Just tasted our first attempt at this, and it’s delicious! I’ll definitely be making it again. We left the plums in the spirit for about 4 months, and then used them to make a rather excellent jam.

  21. Helen says:

    Hi James – I have just picked a huge amount of my dad’s delicious dark plums – they are so sweet on their own I wondered if I need to add sugar to the plums and gin mix? Will it work without sugar? And what’s the difference between plum gin and plum liqueur please?

    1. Hi Helen, the amount of sugar is very much a matter of personal taste. I’d still recommend you add some as this creates the slightly syrupy consistency that I’d associate with fruit spirits, but you don’t need to add a lot. Personally I don’t think that the amount I use is a lot – I’ve seen other recipes with much more, but these just don’t work for me. What you can do is start with a small amount and let the fruit steep for a few months, then after straining but before bottling give it a taste test. If it’s not sweet enough dissolve some sugar in a little hot water to create a strong syrup and add to taste 🙂
      The only difference between the plum gin & liqueur is the spirit used. Gin can be a bit of an acquired taste and if you want the true taste of the fruit, a neutral spirit such as vodka works well. If course you can use other spirits if you wish – Rum, Brandy, Whisky,… I’ve not experimented with these but the process would be just the same.
      Enjoy your great fruit!!


      1. Helen says:

        HI James, thanks so much for your reply. I actually decided to make it before I read this and more or less just bunged it in a jar and will hope for the best! I just added enough plums that were covered by the gin and a couple of tablespoons of caster sugar which has already dissolved. The gin is already a wonderful colour and I’m not sure I’ll be able to wait for 3 months before trying it! Also looking forward to the boozy plums afterwards. Thanks again, Helen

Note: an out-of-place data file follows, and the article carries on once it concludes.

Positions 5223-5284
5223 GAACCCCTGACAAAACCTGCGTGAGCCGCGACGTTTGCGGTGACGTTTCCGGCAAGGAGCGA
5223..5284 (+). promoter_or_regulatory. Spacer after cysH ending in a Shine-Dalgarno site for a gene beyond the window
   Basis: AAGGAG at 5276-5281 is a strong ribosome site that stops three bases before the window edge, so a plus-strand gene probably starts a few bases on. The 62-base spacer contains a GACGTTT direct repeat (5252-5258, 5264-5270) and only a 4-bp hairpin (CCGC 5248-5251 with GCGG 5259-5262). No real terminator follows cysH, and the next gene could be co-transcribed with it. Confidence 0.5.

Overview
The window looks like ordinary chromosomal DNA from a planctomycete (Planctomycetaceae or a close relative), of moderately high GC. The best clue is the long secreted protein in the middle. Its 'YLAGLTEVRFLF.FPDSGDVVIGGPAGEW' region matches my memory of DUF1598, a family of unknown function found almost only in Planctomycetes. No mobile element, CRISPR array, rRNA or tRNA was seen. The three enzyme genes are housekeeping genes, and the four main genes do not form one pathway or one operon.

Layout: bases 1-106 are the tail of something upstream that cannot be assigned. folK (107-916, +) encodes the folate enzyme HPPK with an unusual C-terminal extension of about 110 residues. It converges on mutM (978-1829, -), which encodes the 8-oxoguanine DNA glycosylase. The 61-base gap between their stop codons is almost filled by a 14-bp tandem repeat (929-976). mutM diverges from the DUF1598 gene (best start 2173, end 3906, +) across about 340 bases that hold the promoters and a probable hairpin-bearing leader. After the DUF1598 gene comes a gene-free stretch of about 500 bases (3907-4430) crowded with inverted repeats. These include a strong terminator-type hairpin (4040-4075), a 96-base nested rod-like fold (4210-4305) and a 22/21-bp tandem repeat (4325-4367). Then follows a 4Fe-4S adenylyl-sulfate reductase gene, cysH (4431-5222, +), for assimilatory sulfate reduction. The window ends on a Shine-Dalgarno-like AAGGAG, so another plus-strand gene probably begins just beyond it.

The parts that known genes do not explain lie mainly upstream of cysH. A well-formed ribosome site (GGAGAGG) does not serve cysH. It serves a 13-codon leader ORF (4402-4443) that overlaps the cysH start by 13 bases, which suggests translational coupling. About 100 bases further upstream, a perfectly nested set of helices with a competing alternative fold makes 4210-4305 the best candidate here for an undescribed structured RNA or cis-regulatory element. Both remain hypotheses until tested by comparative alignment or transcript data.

22. Alice Scanlon says:

    Hello James, wonder if you can help me. We went looking for sloes last week, not to pick yet but just to see what was happening in our picking area! we saw some berries on bushes which ‘looked’ like sloes (leaves and berries) but there were no spines on the stems. Seem to remember years ago picking something like this putting them into gin and the result was just awful so was thrown away. Do you have any idea what these may be?

  23. Ann Ball says:

    Hi James. We have massive quantities of plums on our tree – so many I can’t deal with them all at once. Is it possible to make plum gin from frozen plums &, if so, should I de-stone them first?

    1. Hi Ann – I’m really jealous, I had loads on my tree as well this year but when I got back from holiday, they’d all spoilt!

      I don’t see why using from frozen would be a problem, the only thing that occurs to me is that the fruit is more likely to break down after being frozen, so more care may be needed when straining it off or it’s likely to be a bit cloudy. Personally I’d leave the stones in as I believe that add to the flavour. Enjoy you plums!

  24. Ann Ball says:

    Thank you James. Having bitten into a few of what looked like perfect plums & finding grubs inside, I’m definitely going to halve them first! I’ll leave the stone in though.

  25. Audrey says:

    Can you add vanilla to make plum and vanilla flavoured gin and how much should I add to say I Ltr jar And what kind of vanilla. Pod or drops ? Many thanks

    1. Sure – I expect that would be a nice compliment of flavours. I add vanilla pods to vodka to make my own vanilla extract and its very potent! You won’t need much – I’d add maybe half a pod to get a background flavour

  26. sue says:

    Would adding a Camden tablet help with killing any bacteria and would you add it at the start of the process? I use them in my elderflower cordial as a just in case?